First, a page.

Michelle lives in fear that her children will discover an explicit photograph of her that she can't erase from the internet.

The St. Albert, Alta.-area woman, who shared her story with CBC News on the condition that her real name and identity be concealed, believes she is a victim of revenge porn.

Explicit images of her were posted to the internet in 2014, and they remain public in a disturbing online forum dedicated to this kind of vengeful harassment.

"On that website, do you know what it says? 'Whore," Michelle said, choking back tears.

"I am the farthest thing from a whore. Could you imagine if your kids saw that? I am a woman and I have been a good woman and I have never, ever done anything to harm anybody. I had a normal life."

'You feel worthless'

The woman, who is in her early 50s, believes her ex-husband — the father of her three grown children — is to blame for the online post, which has tormented her for three years.

Michelle and her ex were "high school sweethearts" and dated for five years before they married in the late 1980s.

She thought he was the "love of her life," but over time, fractures formed in their once happy marriage.

She said her husband was often verbally abusive and controlling. She was diagnosed with cancer and had been bedridden for weeks when she began to suspect her husband was cheating.

Years after her worst suspicions were first confirmed, Michelle finally decided to move out. She said she didn't want to break up her family, but had to do something. 

In 2013, shortly after her separation from her husband became official, she began getting disturbing messages from strangers propositioning her for sex.

It was then that she found her photograph and full name posted on the website.

"It's disgusting and it makes me angry," she said. "It's so demoralizing it rips your heart out.

"You're exposed. It's like someone takes away your life the first time you find that out. You feel worthless."

Fear of secret getting out

Michelle's ex-husband has vehemently denied creating the post. But she said the photo is one he took with his cellphone, without her consent, when they were still together.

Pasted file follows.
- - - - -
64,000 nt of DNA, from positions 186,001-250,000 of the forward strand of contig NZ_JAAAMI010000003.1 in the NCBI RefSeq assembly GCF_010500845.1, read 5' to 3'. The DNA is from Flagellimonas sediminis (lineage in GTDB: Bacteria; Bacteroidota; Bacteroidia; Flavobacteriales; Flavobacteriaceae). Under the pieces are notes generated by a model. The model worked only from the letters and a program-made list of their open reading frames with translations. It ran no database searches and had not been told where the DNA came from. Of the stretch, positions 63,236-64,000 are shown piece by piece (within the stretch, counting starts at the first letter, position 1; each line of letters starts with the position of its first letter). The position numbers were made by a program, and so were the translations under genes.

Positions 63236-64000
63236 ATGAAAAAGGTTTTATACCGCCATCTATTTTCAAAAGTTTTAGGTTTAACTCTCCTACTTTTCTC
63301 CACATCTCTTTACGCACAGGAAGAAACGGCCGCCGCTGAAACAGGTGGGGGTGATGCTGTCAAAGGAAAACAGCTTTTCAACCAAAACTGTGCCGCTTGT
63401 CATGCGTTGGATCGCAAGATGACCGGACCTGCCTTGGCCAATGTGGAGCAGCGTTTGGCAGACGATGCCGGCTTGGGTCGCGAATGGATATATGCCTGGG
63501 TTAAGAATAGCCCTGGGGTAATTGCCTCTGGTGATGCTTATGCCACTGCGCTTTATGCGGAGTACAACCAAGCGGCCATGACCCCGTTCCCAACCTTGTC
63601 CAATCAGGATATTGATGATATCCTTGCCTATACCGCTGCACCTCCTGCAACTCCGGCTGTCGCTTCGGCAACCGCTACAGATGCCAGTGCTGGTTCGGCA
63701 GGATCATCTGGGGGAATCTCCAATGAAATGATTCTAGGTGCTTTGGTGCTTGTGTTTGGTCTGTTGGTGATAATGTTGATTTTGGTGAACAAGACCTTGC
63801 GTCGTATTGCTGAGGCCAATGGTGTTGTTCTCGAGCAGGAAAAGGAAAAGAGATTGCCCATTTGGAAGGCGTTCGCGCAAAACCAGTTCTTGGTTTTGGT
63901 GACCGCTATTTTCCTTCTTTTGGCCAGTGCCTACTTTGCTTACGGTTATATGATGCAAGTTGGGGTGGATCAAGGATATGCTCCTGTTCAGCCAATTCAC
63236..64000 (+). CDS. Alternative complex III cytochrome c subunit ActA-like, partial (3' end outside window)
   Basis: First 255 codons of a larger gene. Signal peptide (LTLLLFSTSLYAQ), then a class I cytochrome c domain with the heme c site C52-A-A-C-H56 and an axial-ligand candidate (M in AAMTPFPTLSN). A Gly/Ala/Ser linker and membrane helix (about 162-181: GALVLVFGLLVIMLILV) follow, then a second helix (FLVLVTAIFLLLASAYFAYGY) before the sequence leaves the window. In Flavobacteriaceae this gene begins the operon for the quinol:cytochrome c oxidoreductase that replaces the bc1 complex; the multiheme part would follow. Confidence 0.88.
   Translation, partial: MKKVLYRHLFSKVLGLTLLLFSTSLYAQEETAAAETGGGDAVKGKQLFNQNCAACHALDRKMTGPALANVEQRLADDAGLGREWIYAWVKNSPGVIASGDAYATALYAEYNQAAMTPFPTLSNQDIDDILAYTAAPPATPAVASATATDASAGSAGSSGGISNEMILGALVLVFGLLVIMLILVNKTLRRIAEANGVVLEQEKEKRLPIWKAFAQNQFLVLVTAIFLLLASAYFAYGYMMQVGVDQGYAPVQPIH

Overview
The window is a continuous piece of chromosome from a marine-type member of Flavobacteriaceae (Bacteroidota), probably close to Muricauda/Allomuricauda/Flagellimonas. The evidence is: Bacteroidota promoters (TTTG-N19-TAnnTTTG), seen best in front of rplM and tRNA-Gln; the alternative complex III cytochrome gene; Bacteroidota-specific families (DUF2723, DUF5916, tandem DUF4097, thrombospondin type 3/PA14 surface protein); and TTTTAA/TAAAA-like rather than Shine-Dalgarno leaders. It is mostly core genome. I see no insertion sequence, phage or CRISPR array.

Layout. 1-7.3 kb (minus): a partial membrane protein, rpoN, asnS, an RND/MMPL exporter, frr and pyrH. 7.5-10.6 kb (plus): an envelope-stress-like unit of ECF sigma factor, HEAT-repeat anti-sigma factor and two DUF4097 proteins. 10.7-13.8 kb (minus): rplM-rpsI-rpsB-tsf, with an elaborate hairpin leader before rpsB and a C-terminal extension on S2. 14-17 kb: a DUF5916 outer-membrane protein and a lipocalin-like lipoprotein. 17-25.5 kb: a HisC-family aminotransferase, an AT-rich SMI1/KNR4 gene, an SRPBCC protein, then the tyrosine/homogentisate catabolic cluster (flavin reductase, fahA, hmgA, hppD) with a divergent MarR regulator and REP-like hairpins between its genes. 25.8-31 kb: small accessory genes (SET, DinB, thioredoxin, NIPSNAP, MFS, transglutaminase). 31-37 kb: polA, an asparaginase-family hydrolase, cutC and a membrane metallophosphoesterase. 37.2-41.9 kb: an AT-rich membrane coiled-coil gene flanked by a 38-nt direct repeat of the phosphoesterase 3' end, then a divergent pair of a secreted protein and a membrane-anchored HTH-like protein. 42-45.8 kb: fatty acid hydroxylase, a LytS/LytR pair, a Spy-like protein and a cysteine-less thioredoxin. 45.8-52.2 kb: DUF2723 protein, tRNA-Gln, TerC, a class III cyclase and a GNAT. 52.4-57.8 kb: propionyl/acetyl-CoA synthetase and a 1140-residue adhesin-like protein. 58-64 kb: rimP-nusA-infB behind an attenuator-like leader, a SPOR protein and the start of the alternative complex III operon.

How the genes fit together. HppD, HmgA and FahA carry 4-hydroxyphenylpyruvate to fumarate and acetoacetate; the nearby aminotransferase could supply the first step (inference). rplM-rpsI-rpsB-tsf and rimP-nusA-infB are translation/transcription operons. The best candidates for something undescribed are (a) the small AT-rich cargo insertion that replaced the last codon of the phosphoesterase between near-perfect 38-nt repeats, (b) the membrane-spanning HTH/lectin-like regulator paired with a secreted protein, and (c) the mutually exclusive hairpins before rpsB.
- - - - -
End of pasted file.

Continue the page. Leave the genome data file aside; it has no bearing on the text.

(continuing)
She has consulted with lawyers and has contacted the offending website numerous times in an attempt to get the pictures taken down.

However, she has never made a report to police.

She worries she could lose her job, and her family, if her secret gets out.

"There is a lot of fear of what the consequences are. Not only of what the consequences are for me, but for my kids, and for my extended family.

"Maybe it's time I do that, maybe it's time they do find out, but this is still their dad. It's a tough thing."

Under Canadian law, posting explicit photographs of someone online without consent can lead to criminal harassment or sexual assault charges. A recent case in Edmonton resulted in criminal harassment charges.

An Edmonton man was charged in June after a CBC News report revealed that fake dating profiles and explicit photographs were used to invite strangers to his ex-girlfriend's home for casual sex.

Cases where online harassment cross the line into the real world are becoming increasingly common,  Acting Sgt. Phil Hawkins with the Edmonton police cybercrimes investigation unit said in June.

"You see it all the time, whether it's bullying or relationships gone bad. The internet just gives people the tools to do these kind of things," said Hawkins, who encouraged victims to report any such incidents. 

"It's very unfortunate that people, when they use the internet, they feel anonymous. They feel that behind the screen no one knows who they are, and they can get up to things they normally wouldn't."

Revenge porn can be found on dozens of websites. There are entire forums and businesses built on sharing photos and videos of women and men without their consent.

On the website where Michelle's information is shared, users are invited to "submit their ex." There are hundreds of profiles included in the Alberta listings — vulgar profiles with derogatory descriptions and pornographic images, all apparently shared by former sexual partners out of spite.

A 2013 survey of adults between 18 and 54 found that one in 10 former partners threatened to post intimate photos online.

In 60 per cent of cases, the former partners followed through on that threat.

Another online survey found that 33 per cent of young adults polled had sent nude pictures of themselves via text or email.

'It's a rampant problem'

Sexual abuse like the kind Michelle says she is experiencing is not uncommon, said Maryjane James, executive director of the Sexual Assault Centre of Edmonton.

"She is experiencing a form of sexual violence and we see it all the time. It's a rampant problem," James said.  "We deal with it more often than you care to know."

Although there is legal recourse for victims, these crimes often go unreported, James said.

Michelle's fear of reporting is extremely common among victims of sexual abuse, she added.

The fear of being revictimized means countless victims suffer in silence while their abusers avoid reprisal.

"The shame and blame and the embarrassment is what silences these individuals who have been victimized by this, but the silence also allows the behaviour to continue," James said.

"Her case is particularly egregious because he's actually shared the acts of violence with the world."

James said, even if victims never get police involved, they should not hesitate to seek help from agencies like hers. The mental anguish caused by these crimes can be crippling.

"There is no doubt that she will be revictimized by taking this brave step forward," James said.

While Michelle may never expose her abuser to a police investigation, she wants other victims to know that they're not alone.

"I think people need to become more aware of it. This has been going on for years and I don't know what the resources are.

"It needs to get out. It does."